Fed Rate Hike Impact on Mortgage Rates
The following chart from the year 2000 to 2015 compares what the Fed directly controls, which is the short-term federal funds rate, to the long-term 30-year fixed mortgage rate. There appears to be some influence in direction between the two rates but certainly not a large one. There is also movement in mortgage rates on their own, even when there are no changes to the fed funds rate.
One very specific period worth noting is from mid-2004 to mid-2006 when the Federal Reserve hiked the short-term rate from 1.0 percent to 5.3 percent. Over this two-year period the mortgage rate bounced around a narrow band from 5.8 percent to 6.3 percent. That is, more than a four percentage point rate hike by the Fed resulted in only half a percentage point rise in mortgage rates. Why?
Long-term mortgage rates are guided by market forces that include many factors, whereas the Fed’s short term rate is just but one factor. The other influencing factors on mortgage rates are the inflation rate and the erosion of the purchasing power of money, the global reserve currency status, the budget deficit and debt, household savings rate, corporate borrowing enthusiasm, printing of money, the degree to which the government will guarantee mortgages, and a host of others. It all comes down to the supply and demand of mortgage funds against alternative investment choices.
Whether the Fed hikes its rate in September or October is a non-event for the housing market in my view. What we need to know is that, from the current effectively-zero interest rate, the fed funds rate will continue to rise over the next two years such that by the time of the mid-term elections in 2018, the fed fund rate will have reached 2.5 percent or a bit higher. At quarter point increments, that would amount to more than 10 announced changes in interest rates by the Fed that news stations will no doubt play up each time.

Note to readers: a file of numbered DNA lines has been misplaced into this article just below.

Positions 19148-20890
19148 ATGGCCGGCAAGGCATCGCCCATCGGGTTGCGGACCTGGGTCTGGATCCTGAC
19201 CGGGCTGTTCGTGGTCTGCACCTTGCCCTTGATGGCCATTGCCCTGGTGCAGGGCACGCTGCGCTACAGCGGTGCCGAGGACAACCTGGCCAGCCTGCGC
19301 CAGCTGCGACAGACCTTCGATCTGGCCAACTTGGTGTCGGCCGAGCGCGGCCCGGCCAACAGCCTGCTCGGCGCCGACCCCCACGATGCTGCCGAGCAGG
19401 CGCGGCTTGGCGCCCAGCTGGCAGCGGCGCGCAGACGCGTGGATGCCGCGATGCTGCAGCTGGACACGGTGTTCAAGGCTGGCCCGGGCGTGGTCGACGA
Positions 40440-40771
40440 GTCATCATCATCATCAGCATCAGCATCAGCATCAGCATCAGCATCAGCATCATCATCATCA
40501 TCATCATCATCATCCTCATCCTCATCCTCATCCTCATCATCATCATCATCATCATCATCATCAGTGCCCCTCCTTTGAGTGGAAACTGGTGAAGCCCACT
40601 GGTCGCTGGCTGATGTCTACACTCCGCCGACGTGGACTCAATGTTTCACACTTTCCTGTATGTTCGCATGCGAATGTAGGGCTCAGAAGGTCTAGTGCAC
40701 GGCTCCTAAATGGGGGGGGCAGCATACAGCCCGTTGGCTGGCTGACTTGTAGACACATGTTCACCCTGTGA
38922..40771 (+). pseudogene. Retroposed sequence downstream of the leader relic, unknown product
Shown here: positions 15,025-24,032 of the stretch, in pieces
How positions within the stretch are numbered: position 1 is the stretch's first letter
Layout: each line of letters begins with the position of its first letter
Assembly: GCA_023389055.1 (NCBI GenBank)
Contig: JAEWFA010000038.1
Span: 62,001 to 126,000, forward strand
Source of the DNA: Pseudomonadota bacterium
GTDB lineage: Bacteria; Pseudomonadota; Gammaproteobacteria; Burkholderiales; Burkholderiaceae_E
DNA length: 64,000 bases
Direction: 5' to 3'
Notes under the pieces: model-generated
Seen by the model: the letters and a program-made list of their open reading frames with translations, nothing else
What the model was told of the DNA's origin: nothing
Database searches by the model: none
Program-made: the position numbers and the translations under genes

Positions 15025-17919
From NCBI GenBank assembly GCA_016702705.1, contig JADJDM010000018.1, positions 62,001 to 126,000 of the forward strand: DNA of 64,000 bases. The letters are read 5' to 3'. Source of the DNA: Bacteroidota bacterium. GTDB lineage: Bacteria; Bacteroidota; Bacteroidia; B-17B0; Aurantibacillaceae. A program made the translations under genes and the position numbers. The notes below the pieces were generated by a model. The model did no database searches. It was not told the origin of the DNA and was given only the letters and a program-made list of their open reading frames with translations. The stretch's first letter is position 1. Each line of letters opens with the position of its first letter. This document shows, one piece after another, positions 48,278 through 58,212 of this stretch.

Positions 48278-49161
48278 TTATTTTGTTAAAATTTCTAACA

The 30-year fixed mortgage rate, which is consumers’ dominant choice for home financing, may hit 4.5 percent by the end of this year and then likely move up further to hit 5.5 to 6.0 percent in two to three years. The upcoming cycle of rate hikes from the Fed looks to have more of an impact on mortgage rates than in the past simply because the mortgage rates are already starting from unimaginable levels. Should inflation surprise on the upside, mortgage rates could be measurably higher. This could come about if the housing shortage persists with homebuilding lagging well behind population growth, which in turn will drive up apartment rents and owner-equivalent rents. These two measures comprise a very large weight of nearly 30 percent in the overall Consumer Price Index. Higher inflation could also lurk should the budget deficit situation deteriorate in the future, and without a credible fiscal plan to sustain financing in other ways than by printing money due to political gridlock, for example.
Assuming homebuilders get more active and the deficit is contained, however, mortgage rate increases will be very manageable. The average mortgage rate was 9 percent in the 1970s, 13 percent in the 1980s, and 8 percent in the 1990s. Therefore, the anticipated mortgage rate rise to 6 percent is not alarming. In addition, there will be compensating factors to rising rates that can enlarge the pool of homebuyers. The underwriting criteria will slowly move away from over-stringency just from the fact that mortgages underwritten during the past five years have had exceptionally low default rates. There is a profit motive for lenders to make more loans. Moreover, rates are rising for good reasons: an improving economy and job additions. Therefore, consumers can absorb slightly higher rates and the housing market should be just fine.
Source: Lawrence Yun, Contributor for Forbes.com, Chief Economist of National Association of REALTORS - http://www.forbes.com/sites/lawrenceyun/2015/08/21/fed-rate-hike-impact-on-mortgage-rates/
Freddie Mac reports the following national averages with mortgage rates for the week ending Aug. 20:
- 30-year fixed-rate mortgages: averaged 3.93 percent, with an average 0.6 point, dropping from last week's 3.94 percent average. Last year at this time, 30-year rates averaged 4.10 percent.
- 15-year fixed-rate mortgages: averaged 3.15 percent, with an average 0.6 point, falling from last week's 3.17 percent average. A year ago, 15-year rates averaged 3.23 percent.
- 5-year hybrid adjustable-rate mortgages: averaged 2.94 percent, with an average 0.5 point, rising from last week's 2.93 percent average. A year ago, 5-year ARMs averaged 2.95 percent.
- 1-year ARMs: averaged 2.62 percent, with an average 0.3 point, holding the same as last week's average. A year ago, 1-year ARMs averaged 2.38 percent.
"Housing markets have responded positively to low mortgage rates," says Sean Becketti, chief economist at Freddie Mac. "The latest NAHB/Wells Fargo Housing Market Index for August 2015 was 61, the highest level in more than nine years. One-unit housing starts in July 2015 jumped to 782,000 units, up 12.8 percent from June and up 19 percent from last year. Overall housing markets remain on track for the best year since 2007."